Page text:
So since David had been as good as king for years now, it was just a matter of making it official, which they do. David immediately sets up shop by taking the city of Jerusalem away from the folks who seemed to think it was their city. They even taunt David by telling him they could take him down with both hands tied behind their backs and with no one to take him on than the most feeble members of their society.
Well, not quite. David strides right overtop of the people and the next thing you know, other nations are sufficiently in awe of him that they’re shipping him goods and materials with which to build himself a world-class and mighty handsome palace. David was lord of all he surveyed, but one hopes that he himself was as aware of the truth of 2 Samuel 5:10 as was the author of this chapter: viz., that David’s success had one wellspring and one wellspring only: Yahweh God Almighty was with him. The same God who had helped David bring down Goliath was the one behind his every subsequent success, and you just know that if ever David started to let that fact fade into dimness in the back of his mind, things could yet go terribly wrong.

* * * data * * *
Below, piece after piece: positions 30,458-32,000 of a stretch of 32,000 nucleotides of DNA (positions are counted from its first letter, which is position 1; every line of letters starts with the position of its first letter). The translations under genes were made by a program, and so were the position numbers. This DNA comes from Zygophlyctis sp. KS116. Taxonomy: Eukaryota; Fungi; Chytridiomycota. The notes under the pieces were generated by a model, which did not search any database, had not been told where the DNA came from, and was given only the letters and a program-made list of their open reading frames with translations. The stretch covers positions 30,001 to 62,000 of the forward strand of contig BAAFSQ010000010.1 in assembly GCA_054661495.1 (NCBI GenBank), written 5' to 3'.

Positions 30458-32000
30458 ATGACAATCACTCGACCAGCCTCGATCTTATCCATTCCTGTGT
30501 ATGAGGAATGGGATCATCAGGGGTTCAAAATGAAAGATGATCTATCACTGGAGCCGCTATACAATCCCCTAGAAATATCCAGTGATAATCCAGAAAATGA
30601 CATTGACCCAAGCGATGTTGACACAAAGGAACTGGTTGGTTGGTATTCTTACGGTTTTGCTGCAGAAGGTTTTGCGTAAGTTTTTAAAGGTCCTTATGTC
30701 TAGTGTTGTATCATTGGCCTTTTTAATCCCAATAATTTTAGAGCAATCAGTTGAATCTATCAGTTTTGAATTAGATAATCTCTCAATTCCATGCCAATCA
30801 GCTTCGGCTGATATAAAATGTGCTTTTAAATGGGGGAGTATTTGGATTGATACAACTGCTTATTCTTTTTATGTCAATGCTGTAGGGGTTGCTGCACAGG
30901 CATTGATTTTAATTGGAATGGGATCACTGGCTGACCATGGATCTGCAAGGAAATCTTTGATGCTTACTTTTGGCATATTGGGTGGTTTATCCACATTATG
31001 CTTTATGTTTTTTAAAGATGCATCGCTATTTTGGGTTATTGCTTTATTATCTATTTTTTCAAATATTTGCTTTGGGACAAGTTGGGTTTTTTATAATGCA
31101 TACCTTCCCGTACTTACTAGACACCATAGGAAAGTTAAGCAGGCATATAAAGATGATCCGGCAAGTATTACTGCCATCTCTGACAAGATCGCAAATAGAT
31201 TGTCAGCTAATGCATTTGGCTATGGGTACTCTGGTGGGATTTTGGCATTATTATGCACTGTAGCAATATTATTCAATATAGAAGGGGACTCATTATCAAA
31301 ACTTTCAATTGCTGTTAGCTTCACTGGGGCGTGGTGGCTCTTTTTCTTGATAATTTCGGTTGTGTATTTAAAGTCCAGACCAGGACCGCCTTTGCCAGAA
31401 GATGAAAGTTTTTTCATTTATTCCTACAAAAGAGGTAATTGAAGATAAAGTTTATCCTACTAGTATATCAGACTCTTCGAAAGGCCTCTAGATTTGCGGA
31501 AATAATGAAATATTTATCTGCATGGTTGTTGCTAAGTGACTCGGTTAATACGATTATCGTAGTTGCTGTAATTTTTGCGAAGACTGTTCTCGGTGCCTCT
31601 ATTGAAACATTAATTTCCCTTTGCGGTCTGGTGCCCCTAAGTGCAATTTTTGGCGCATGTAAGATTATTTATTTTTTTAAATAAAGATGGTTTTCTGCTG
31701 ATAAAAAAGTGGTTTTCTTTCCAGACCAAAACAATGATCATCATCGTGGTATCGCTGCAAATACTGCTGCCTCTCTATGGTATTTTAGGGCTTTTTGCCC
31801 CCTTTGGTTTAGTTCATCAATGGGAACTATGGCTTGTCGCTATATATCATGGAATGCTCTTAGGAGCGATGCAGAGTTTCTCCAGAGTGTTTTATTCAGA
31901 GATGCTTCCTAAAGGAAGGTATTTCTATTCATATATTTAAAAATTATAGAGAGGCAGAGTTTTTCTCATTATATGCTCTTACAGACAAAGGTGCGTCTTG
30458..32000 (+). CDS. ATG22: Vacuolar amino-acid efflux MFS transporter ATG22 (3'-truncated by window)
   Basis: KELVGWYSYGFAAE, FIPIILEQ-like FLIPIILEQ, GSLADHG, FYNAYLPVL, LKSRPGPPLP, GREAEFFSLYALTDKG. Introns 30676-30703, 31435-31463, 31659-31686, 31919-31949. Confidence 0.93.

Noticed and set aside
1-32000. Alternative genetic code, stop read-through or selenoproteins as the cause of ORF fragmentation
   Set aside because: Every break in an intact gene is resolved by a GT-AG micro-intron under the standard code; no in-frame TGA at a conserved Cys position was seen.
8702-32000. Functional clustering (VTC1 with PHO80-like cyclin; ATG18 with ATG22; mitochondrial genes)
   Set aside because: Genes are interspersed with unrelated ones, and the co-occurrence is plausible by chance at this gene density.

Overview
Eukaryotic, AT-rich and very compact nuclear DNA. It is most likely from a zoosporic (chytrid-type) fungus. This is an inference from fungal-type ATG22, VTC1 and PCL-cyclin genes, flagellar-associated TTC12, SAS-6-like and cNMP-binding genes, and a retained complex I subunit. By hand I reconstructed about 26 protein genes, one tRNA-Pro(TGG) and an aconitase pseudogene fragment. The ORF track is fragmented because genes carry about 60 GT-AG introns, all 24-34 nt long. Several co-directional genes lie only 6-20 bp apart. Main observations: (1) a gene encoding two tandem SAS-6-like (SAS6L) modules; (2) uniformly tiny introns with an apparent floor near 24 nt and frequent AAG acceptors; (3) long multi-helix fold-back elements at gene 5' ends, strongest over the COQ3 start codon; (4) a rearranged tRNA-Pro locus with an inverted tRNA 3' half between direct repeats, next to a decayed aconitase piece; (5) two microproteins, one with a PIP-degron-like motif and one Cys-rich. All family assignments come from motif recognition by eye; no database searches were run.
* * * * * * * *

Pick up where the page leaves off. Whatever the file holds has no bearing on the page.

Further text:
Of course, in terms of the kingdom itself, things went terribly right for the better part of four decades. Eventually David’s own household would crumble into the kind of disarray that could remind one of the Ewing family from the just-resurrected T.V. show Dallas or something. But the political kingdom that David will hand on to Solomon eventually would remain mighty and overall very stable.
In terms of preaching, this text is on the challenging side. It’s mostly an historical hinge point in the wider narrative. There’s nothing particularly inspiring about it per se, unless one can see the bigger picture of God’s faithfulness that undergirds the whole story. Remember: David was the least likely of people to be singled out by Samuel all those years ago. Like any number of other figures from the Bible one could name—Abram, Isaac, Jacob, Joseph, Moses—David was an example of how God raises up the least likely little people to become agents of his renewing grace on the earth.